Example of all or nothing thinking cognitive distortion
Let’s say you decided to integrate the chat platform in your organization with a third-party provider. When you decided, that company was doing really well and checked all your requirements. It appeared like a really good deal.
However, just the next year, the company changed its integration model, and you realize that the set of earlier features promised to you will no longer be available. Even though the new chat platform meets a large part of your requirements, under the effect of “all or nothing thinking,” you may consider it a bad deal. You fail to realize that you made the best decision at that moment, and there’s no way to predict the future.
How to tackle it
To avoid the effect of this cognitive distortion, don’t think in extremes — identify what matters and evaluate the trade-offs of various options. Instead of a 100% guarantee that it will succeed, choose an option that makes the most sense at the moment.
In short, an undesirable outcome of less than 100% is not the same as 0%.
An emotional seesaw plays out in much the same way as experiencing a range of emotions while sitting on an actual seesaw as it goes up and down.
You may be hopeful one moment and feel despair the next. Some days you are unstoppable; other days, you can’t seem to get off the ground. At times you’re energized and ready to take on the world; other times, you get the feeling that everything around you is falling apart.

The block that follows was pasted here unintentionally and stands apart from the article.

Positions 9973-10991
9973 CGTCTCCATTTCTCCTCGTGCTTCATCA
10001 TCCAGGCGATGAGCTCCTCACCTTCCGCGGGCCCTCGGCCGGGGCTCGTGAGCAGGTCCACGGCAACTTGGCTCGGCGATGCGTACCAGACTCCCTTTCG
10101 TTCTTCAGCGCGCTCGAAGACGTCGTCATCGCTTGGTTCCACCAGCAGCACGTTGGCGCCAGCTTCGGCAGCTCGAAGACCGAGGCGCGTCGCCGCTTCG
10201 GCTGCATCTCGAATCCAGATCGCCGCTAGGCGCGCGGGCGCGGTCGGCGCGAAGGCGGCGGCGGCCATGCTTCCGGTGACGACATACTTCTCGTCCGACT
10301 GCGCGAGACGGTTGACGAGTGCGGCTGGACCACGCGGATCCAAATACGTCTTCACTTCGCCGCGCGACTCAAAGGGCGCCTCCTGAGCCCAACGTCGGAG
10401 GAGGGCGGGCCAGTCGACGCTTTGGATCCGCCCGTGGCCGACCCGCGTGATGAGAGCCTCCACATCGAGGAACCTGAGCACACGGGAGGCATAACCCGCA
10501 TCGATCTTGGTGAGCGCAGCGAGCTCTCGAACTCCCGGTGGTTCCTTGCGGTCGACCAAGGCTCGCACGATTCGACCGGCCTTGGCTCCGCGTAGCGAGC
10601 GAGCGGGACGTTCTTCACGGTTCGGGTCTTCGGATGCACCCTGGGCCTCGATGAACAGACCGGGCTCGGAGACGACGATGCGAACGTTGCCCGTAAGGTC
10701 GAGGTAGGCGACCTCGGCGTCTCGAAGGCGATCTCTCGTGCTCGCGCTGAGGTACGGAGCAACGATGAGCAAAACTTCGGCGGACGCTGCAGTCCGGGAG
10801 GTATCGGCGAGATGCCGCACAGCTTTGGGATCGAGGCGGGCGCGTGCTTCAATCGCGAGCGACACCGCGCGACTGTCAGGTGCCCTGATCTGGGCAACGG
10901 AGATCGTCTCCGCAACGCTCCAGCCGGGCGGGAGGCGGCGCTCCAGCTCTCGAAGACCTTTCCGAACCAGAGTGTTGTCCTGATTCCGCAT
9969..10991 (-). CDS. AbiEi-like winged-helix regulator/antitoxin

Getting sucked in by your emotions disturbs your cognitive functioning, which impairs your ability to think clearly. Sometimes, the sudden shift of emotions (for example, from fear to relief) can even lead to mindlessness. With fewer cognitive resources at hand, you may make decisions without thinking through the consequences.
Example of emotional seesaw cognitive distortion
Let’s say you just discovered that you made a mistake at work which leads to a sudden rush of negative emotions like fear, shame, and embarrassment. However, no one finds out about your mistake, which brings feelings of relief. When this happens, under the influence of the emotional seesaw you just experienced, your cognitive functioning is impaired. With less cognitive capacity at hand, the subsequent decisions you make will be less thought out, faster, or made with little effort.